Desbiens had a drop the mic moment with a glove save just as time expired to maintain the 2-1 win for Canada.

Shooting Stars

You have to credit the NHL for trying. One of the new events featured players on a raised platform in the crowd shooting at targets on the ice. It was...different. The biggest issue with it was that the players could not hit most of the targets and the one that seemed the easiest to get was worth the most points. This one will need some tweaking if they want to bring it back again next year.

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Ryan Zimmerman’s return to the Nationals is finally happening

Ryan Zimmerman’s return to the Nationals is finally happening

If Ryan Zimmerman did not return to the Nationals, he at least would have a future teaching how not to negotiate.

Zimmerman openly drove down his bargaining leverage for almost a year before signing a one-year deal on Friday to return to the only professional team he’s known, a source confirmed. The deal is reported at $2 million.

Throughout the season, Zimmerman openly discussed his interest in returning and understanding it would be at a low rate. As if his stance wasn’t already clear, Zimmerman explained at a screening of the Nationals’ championship video he would return or play more golf.

“So, we’ll be good to go,” Zimmerman said.

It’s baseball for now. Zimmerman rejoins the defending World Series champions to play his 16th season. He’s a 35-year-old platoon player this season. Zimmerman’s money and legacy have been established. He’s back in the fold to pursue another title. 

And he makes an already old Nationals team older. Zimmerman turns 36 years old the day after the 2020 regular season ends. Howie Kendrick will be 37 years old by midseason. Asdrúbal Cabrera is 34 years old. Eric Thames is 33 years old. Will Harris is 35, Daniel Hudson 32, Sean Doolittle 33, Max Scherzer 35, Kurt Suzuki 36. Yan Gomes will be 33 just after the All-Star break.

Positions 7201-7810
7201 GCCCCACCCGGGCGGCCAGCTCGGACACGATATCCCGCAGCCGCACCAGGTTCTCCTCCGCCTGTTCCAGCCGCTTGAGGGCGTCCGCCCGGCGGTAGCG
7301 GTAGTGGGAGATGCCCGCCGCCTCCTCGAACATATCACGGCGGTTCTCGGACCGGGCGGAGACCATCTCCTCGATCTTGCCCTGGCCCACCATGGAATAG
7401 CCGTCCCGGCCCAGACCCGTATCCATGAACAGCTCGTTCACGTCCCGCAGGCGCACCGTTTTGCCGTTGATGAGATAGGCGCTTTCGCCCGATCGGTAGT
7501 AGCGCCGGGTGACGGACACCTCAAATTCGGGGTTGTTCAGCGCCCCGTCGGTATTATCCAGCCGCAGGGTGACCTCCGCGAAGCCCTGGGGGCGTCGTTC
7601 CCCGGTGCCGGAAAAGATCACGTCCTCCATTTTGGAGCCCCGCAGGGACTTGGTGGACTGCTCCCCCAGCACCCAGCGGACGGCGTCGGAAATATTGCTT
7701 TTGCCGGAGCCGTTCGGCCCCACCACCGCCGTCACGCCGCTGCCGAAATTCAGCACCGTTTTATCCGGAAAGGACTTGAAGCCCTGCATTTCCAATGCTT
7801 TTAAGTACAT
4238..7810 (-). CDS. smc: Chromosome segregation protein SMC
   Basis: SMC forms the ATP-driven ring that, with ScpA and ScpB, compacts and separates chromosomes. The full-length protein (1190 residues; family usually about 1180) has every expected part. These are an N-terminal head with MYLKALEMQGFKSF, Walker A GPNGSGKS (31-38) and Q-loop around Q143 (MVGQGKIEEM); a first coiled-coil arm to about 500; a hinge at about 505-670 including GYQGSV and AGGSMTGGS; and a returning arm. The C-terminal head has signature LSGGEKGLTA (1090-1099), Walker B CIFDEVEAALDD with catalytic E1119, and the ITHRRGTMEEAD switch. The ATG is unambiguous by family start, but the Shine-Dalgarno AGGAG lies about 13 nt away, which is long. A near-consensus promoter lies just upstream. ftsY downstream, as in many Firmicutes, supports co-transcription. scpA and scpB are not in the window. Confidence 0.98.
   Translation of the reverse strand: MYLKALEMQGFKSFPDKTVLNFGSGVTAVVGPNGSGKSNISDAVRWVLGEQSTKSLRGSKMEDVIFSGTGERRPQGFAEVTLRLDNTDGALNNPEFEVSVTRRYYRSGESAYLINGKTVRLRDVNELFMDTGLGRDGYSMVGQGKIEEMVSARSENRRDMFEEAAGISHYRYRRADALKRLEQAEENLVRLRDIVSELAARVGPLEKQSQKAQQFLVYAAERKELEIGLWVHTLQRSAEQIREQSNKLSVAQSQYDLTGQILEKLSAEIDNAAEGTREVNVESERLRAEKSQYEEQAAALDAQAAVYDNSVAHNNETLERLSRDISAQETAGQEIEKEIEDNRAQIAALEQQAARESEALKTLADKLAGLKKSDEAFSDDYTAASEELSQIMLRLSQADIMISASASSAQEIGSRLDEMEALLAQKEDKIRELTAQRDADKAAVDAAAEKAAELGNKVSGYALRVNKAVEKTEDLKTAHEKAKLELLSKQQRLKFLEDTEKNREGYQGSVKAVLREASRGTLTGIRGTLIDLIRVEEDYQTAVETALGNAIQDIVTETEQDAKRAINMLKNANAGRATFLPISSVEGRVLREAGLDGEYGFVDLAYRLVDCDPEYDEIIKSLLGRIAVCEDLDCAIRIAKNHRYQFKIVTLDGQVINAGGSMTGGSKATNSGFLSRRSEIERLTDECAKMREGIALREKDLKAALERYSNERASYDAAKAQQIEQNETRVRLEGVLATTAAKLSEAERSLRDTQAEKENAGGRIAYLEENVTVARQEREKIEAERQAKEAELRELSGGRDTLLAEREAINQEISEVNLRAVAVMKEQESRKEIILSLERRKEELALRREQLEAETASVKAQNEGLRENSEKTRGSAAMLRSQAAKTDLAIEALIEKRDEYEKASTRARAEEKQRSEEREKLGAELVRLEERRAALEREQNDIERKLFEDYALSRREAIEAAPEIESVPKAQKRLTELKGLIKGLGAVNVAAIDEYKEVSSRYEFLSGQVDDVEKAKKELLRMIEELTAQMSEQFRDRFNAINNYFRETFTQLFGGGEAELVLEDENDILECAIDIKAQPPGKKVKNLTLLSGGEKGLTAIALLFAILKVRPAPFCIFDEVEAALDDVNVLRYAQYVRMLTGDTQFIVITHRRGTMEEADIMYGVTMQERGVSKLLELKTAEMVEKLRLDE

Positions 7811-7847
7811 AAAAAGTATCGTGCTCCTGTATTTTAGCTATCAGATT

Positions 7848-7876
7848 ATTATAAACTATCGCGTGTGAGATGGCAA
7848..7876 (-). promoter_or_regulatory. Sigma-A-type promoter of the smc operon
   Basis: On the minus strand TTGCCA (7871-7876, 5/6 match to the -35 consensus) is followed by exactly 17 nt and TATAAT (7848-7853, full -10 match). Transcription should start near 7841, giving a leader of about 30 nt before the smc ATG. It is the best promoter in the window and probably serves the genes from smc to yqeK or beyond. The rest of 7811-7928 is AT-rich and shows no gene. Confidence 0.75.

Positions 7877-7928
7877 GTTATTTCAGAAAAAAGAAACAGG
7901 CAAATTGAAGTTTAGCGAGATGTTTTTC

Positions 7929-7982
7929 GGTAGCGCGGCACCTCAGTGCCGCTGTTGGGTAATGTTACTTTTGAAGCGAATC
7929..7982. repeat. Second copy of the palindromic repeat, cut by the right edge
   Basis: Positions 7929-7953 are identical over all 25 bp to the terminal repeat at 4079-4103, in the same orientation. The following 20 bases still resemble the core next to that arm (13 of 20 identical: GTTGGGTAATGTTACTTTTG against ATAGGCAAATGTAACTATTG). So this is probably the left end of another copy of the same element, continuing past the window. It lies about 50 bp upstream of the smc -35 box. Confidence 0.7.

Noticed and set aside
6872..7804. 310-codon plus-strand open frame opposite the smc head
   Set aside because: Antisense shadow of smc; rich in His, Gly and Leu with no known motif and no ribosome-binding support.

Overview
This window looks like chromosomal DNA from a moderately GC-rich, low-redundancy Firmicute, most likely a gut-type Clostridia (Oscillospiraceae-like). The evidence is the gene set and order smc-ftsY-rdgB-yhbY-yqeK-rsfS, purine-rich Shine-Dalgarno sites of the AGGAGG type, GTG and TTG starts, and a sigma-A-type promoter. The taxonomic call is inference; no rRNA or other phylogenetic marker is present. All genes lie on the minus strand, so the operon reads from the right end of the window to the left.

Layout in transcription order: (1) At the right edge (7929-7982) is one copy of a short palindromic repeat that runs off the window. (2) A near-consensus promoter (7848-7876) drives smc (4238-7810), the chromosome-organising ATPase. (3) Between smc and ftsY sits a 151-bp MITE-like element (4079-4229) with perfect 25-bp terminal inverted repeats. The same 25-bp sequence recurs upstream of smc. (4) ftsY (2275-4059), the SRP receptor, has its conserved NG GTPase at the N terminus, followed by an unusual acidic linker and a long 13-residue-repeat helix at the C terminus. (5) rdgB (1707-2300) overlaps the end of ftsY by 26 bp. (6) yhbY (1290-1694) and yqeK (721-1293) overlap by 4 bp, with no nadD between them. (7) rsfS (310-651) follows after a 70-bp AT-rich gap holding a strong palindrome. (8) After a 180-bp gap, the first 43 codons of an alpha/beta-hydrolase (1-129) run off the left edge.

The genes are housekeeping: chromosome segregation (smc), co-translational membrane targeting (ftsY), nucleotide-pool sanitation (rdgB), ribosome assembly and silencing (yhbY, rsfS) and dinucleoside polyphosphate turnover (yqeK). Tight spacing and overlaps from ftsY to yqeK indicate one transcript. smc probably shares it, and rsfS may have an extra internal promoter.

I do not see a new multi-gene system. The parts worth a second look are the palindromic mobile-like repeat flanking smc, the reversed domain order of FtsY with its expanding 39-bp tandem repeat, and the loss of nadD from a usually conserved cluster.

Zimmerman will share first base with Thames and, occasionally, Howie Kendrick. They provide an intriguing splits-based platoon. Thames hits right-handers well -- 23 of his 25 2019 home runs came against them, as did much of his opportunity in Milwaukee -- and Zimmerman has a .917 career OPS against left-handed pitchers. Zimmerman is the much better defender.

He’s back because he -- and the Nationals -- believe Zimmerman’s production remains directly tied to his health. His September and postseason work showed Zimmerman’s bat speed remains intact. He is quietly one of the better defensive first baseman in the league. They think they can protect him. Overall, the Nationals are so comfortable with an expanse of older players because they plan to shield them with limited usage. Also, Josh Donaldson went to Minnesota, clearing the cash and providing a need for Zimmerman. 

Kendrick, Cabrera and Starlin Castro can play various infield spots. Thames and Zimmerman will reduce the other’s role, as well as pinch-hit when not starting. Davey Martinez has options. He also has the challenge of rotating players. One thing on his side: older players know they are just that. Grousing about playing time should not be an issue with the group, the majority of which played as role players last year on the way to a World Series title. 

One other thing to note about Zimmerman: he’s 30 home runs short of 300. Can he get there with another two years on the field? He has at least one more to add to his total, assuring his driver has another lonely summer.